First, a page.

Don’t buy it

Evidence-based medicine has started to make a real impact in the past decade. Yet as we move towards more rational treatment in some areas, in others there is a trend in the opposite direction. Every year diseases new to science emerge – complete with the drugs to treat them. These are products of disease mongering.

It has long been a tactic of pharmaceutical companies to try to increase the number of people who can be prescribed their drugs. They argue for symptoms that are a little out of the ordinary, such as elevated blood pressure, to be redefined as diseases. They lobby for problems previously seen as social or cultural to be redefined as disorders that would benefit from drug therapy.

Thus our medicine cabinets are filling with the likes of antidepressants to treat “social anxiety” (shyness) and “premenstrual dysphoric dysfunction”, appetite suppressants, and stimulants to improve the education performance of children. Another disorder to receive attention from disease mongers is bipolar disorder, or manic-depression. This can be a debilitating condition, but the bar for diagnosing it has been lowered. Drugs once reserved for treating periods or mania are being prescribed for permanent use, and psychotropic drugs are now being dished out to Children diagnosed as bipolar.

One line of argument is that people are no longer patients but consumers: drugs for these complaints should be sold over the counter like groceries. That would be fine , except that some of them are very dangerous, do not work, or both. If caution demands that doctors continue to prescribe these drugs, then another problem follows: no country can afford an equitable health service while funding drugs companies’ every invention.

This will not be an easy problem to solve. Governments have let drug companies become the main educators of politicians, doctors and the public on many medical issues. Many people sitting on official advisory panels receive industry funding. Patient action groups, desperate for solutions and often with pharmaceutical company support, back treatment for which there is little or no scientific evidence. Determined patients may arrive at their doctors armed with dubious information gleamed online.

Some doctors may be eager to try trendy drug treatments, even if they have not been tested or approved for the disorder in question, or may find them the easiest way to placate a distressed patient.

At the centre of this tangled web are the pharmaceutical companies. For them, bending the will of politicians, doctors and the public may be a cheaper route to sales than inventing new drugs, but that is no excuse. Alongside the boardroom mantra of “increase shareholder dividend” should sit the medical dictum “do no harm”. Disease mongering is harming individuals and health services. It is a juggernaut that needs to be stopped.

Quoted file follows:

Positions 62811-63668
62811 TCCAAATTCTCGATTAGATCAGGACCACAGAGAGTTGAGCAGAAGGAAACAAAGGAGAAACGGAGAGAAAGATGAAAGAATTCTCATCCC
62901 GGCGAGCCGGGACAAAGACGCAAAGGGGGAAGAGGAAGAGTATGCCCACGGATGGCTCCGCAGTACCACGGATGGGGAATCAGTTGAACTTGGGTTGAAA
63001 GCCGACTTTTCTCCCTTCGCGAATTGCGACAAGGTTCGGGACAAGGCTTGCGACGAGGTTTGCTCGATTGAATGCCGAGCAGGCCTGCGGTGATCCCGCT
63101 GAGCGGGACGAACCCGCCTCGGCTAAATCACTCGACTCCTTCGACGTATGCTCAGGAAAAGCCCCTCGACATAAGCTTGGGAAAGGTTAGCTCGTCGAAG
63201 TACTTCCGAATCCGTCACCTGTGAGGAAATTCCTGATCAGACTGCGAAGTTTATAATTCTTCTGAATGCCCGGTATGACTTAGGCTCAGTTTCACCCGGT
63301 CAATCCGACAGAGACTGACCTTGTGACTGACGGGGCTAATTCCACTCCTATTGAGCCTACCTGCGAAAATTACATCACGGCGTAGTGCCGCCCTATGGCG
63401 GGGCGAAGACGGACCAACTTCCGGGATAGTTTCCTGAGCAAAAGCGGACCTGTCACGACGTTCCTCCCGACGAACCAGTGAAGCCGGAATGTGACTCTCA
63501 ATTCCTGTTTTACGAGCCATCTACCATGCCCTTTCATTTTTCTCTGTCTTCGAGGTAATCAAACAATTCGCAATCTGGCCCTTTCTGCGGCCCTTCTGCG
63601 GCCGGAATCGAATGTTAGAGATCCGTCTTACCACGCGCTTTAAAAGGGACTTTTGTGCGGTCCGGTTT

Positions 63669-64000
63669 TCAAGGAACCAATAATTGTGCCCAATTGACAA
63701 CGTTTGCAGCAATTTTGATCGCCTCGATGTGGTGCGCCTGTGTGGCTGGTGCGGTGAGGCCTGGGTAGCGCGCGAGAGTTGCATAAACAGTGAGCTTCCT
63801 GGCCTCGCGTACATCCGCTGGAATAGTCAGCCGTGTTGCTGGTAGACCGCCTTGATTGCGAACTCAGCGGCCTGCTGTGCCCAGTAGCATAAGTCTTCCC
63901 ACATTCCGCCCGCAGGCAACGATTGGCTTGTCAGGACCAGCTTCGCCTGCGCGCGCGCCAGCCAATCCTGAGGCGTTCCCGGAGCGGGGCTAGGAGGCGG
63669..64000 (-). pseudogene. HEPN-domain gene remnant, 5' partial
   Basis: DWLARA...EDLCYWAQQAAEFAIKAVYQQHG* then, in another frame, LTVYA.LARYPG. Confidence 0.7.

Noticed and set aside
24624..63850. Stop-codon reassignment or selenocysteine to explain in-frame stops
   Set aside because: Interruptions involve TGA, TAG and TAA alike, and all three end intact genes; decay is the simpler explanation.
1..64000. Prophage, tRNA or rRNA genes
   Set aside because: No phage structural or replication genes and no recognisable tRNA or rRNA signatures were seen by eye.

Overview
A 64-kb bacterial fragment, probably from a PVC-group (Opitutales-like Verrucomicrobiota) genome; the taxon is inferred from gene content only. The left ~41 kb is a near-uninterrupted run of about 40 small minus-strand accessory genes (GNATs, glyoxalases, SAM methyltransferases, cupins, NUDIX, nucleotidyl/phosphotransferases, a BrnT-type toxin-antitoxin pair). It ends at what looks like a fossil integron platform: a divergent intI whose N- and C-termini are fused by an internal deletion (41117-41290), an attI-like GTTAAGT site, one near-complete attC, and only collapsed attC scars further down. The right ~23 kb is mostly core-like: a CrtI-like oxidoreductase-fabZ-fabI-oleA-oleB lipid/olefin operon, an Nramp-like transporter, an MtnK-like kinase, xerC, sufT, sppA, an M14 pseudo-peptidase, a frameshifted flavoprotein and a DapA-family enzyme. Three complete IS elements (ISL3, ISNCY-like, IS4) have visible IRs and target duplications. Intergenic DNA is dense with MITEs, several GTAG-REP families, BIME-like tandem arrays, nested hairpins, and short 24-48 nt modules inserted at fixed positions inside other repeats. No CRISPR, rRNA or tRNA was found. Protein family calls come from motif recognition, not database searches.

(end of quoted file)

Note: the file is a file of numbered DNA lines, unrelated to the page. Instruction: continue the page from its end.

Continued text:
Readers Response
Friday April 14, 2006

Just read the above titled article. Right now my brother’s wife has just come out of a near death situation. In December 2005 the doctors threw up their hands and told her she had 3 1/2 months to live. She had metastasized breast cancer. She had a partial mastectomy and then 8 months of chemotherapy. About a month ago she developed pneumonia and things were looking grim. The Hospice doctor told my brother she had about 2 days to live. She was in a hospital bed in my brother’s front room. She was now unconscious. A niece of ours had mentioned an alternative cancer treatment using Cesium compounds. John went to the net and had what he needed quickly. The first day after giving her about 4 grams orally with food (and supplemented Potassium) the three visible lumps over her sacrum, on one of her thoracic vertebrae and on her heel began to swell. Two days later those visible lumps had totally subsided. He continued the treatment for 17 days. Anyway, she is alive and recovering. My brother says the people that know about this treatment are extremely fearful of saying too much about it. Apparently many have been imprisoned for using the “C” word and cancer in the same sentence. An oncologist that my brother worked with asked my brother “If this cesium is so effective, then why don’t I know about it?” My brother answered “Who gives you money for research?” To which the doctor answered “The Pharmaceutical companies.” The long and short of it is there is no money to be made on something you cannot patent.

So, we think things are looking great, but are still hesitant to say she is free of cancer. The obvious implication to me is that this treatment is relatively side effect free (sometimes nausea and /or diahrea) and should be a front line (first before chemo) treatment. Thank God for the internet.

A loyal reader at Truthseeker,

Matt